Friday, November 14, 2008

Monique W. Morris chosen as the New NAACP National Director of Research

Today, NAACP President and CEO Benjamin Todd Jealous announced the selection of Monique W. Morris as National Director of Research of the nation's oldest and largest civil rights organization. Morris will direct the development and implementation of the NAACP's national research agenda in education, health, economic empowerment, criminal justice, civic engagement, labor, housing and international affairs.

"We look forward to Monique's application of tools that measure and monitor racial disparities in the NAACP's target policy areas that will assist in guiding our advocacy activities," Jealous said.

Morris brings nearly 20 years of professional and volunteer experience as a civil rights, criminal justice, education and social justice advocate to the position.

For the last 15 years, Morris has led efforts to examine and respond to racial disparities in the justice system. Her most recent work examines the impact of a criminal record or period of incarceration on the employment outcomes of women.

Morris has worked in partnership with government agencies, academic institutions and communities to develop comprehensive approaches and training to eliminate ethnic and gender disparities in the justice system. Her work has resulted in the design and development of improved culturally-competent and gender-responsive services for youth.

Morris has also led research on the impact of anti-affirmative action legislation on people of color and women in public contracting, language access at public health care facilities and barriers to employment for formerly incarcerated women, leading to public and private sector policy improvements.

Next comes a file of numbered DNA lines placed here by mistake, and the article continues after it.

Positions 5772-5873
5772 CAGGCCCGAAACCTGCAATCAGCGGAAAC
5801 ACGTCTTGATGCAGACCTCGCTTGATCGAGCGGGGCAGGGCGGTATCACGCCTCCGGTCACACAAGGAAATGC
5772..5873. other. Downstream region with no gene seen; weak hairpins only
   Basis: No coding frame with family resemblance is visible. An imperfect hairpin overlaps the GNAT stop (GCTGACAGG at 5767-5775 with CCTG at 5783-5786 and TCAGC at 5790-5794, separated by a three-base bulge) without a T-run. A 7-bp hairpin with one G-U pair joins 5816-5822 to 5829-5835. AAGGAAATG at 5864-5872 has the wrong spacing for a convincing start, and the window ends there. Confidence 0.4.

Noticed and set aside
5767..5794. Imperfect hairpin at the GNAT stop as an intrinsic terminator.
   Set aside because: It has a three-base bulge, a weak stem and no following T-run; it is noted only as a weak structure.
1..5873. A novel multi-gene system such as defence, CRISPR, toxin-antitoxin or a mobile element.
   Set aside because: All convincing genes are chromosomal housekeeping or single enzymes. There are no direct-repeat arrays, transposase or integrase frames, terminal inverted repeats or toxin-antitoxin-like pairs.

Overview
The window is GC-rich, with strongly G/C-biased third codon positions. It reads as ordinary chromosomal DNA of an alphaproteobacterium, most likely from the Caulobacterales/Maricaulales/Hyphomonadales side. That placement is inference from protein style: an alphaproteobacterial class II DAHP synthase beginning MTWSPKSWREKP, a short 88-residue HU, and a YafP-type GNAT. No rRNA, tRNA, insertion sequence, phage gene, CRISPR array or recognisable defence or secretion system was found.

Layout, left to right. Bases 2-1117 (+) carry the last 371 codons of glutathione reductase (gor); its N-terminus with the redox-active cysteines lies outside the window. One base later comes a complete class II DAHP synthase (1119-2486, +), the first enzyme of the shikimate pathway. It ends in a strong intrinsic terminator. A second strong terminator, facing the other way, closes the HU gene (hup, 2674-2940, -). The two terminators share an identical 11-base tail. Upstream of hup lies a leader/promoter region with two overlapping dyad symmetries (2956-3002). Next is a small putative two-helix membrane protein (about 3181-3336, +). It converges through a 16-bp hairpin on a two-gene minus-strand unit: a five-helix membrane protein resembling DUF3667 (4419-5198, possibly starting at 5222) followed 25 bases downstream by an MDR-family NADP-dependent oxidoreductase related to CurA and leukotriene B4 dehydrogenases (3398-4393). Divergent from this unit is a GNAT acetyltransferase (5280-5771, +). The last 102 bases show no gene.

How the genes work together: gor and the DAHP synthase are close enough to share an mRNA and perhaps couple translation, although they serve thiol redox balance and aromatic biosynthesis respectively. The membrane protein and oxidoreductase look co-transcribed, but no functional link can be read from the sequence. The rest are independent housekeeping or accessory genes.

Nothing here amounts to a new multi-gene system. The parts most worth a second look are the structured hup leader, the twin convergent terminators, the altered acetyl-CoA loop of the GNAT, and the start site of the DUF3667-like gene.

Her projects have been in collaboration with the University of California, Berkeley School of Law; the California Corrections Standards Authority; the Discrimination Research Center; the National Council on Crime and Delinquency; and other national research institutions.

"I look forward to bringing my passion and expertise to NAACP efforts that focus on dismantling racial injustices and developing informed solutions to support the healthy development our communities," Morris said.

The Columbia University alum is the author of Too Beautiful for Words, a coming-of-age story that explores the impact of prostitution in urban communities, various book chapters and other published articles on social and criminal justice issues.

A proud member of Delta Sigma Theta Sorority, Inc., she is also a founding partner of Aya Solutions, LLC, a consulting firm that combines research, training, and technical assistance support a greater goal of social justice.


Founded in 1909, the NAACP is the nation's oldest and largest civil rights organization. Its members throughout the United States and the world are the premier advocates for civil rights in their communities, conducting voter mobilization and monitoring equal opportunity in the public and private sectors.


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